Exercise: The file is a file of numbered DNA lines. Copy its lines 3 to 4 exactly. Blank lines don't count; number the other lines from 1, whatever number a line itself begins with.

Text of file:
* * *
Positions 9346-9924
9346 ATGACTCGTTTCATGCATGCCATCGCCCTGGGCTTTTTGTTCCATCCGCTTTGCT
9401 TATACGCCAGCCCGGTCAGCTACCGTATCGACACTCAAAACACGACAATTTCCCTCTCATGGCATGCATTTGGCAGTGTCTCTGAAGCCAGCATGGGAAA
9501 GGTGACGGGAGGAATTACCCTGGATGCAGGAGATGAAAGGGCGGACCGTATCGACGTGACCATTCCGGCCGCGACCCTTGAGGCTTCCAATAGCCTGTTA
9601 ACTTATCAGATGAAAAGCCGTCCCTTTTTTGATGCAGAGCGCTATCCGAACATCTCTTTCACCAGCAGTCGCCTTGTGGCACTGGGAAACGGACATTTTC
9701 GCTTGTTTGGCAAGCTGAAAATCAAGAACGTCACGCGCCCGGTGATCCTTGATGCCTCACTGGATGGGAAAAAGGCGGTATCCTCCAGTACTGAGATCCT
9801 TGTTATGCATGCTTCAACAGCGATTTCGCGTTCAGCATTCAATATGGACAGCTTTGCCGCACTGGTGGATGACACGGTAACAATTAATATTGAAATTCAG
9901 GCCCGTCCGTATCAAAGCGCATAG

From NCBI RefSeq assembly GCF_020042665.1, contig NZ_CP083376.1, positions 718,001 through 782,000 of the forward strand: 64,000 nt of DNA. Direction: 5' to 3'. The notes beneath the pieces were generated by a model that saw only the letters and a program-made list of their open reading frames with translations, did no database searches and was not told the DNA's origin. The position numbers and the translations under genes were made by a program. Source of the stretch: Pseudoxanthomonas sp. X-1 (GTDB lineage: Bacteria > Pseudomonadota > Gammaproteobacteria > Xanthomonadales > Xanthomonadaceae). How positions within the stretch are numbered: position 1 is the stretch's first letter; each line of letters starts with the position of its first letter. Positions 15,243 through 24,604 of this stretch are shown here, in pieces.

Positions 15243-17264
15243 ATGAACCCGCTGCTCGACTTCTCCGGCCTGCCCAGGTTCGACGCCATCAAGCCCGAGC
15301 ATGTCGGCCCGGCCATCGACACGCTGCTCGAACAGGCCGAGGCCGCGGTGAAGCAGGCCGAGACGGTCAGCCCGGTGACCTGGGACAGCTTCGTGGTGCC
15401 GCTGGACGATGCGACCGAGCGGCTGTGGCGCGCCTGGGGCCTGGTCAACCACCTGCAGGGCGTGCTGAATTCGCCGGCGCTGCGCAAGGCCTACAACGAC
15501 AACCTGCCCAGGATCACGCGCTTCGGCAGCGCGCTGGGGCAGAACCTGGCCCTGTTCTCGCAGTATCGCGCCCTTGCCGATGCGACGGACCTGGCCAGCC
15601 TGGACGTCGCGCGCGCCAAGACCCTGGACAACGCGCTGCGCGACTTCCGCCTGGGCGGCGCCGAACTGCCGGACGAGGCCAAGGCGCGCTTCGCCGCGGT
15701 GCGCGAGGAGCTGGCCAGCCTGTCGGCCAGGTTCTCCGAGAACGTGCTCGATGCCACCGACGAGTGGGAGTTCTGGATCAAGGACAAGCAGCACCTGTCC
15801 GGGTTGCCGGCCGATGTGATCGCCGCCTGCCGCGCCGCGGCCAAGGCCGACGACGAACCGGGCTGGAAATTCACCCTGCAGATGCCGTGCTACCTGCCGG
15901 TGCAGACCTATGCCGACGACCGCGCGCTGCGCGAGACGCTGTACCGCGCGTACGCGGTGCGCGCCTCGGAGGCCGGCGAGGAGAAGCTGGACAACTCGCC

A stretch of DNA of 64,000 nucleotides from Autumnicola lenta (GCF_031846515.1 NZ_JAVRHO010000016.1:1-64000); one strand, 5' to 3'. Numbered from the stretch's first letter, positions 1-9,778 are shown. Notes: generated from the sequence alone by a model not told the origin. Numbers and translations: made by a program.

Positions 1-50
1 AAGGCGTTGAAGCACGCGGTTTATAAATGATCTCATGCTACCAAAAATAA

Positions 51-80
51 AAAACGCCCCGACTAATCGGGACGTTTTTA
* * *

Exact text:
9401 TATACGCCAGCCCGGTCAGCTACCGTATCGACACTCAAAACACGACAATTTCCCTCTCATGGCATGCATTTGGCAGTGTCTCTGAAGCCAGCATGGGAAA
9501 GGTGACGGGAGGAATTACCCTGGATGCAGGAGATGAAAGGGCGGACCGTATCGACGTGACCATTCCGGCCGCGACCCTTGAGGCTTCCAATAGCCTGTTA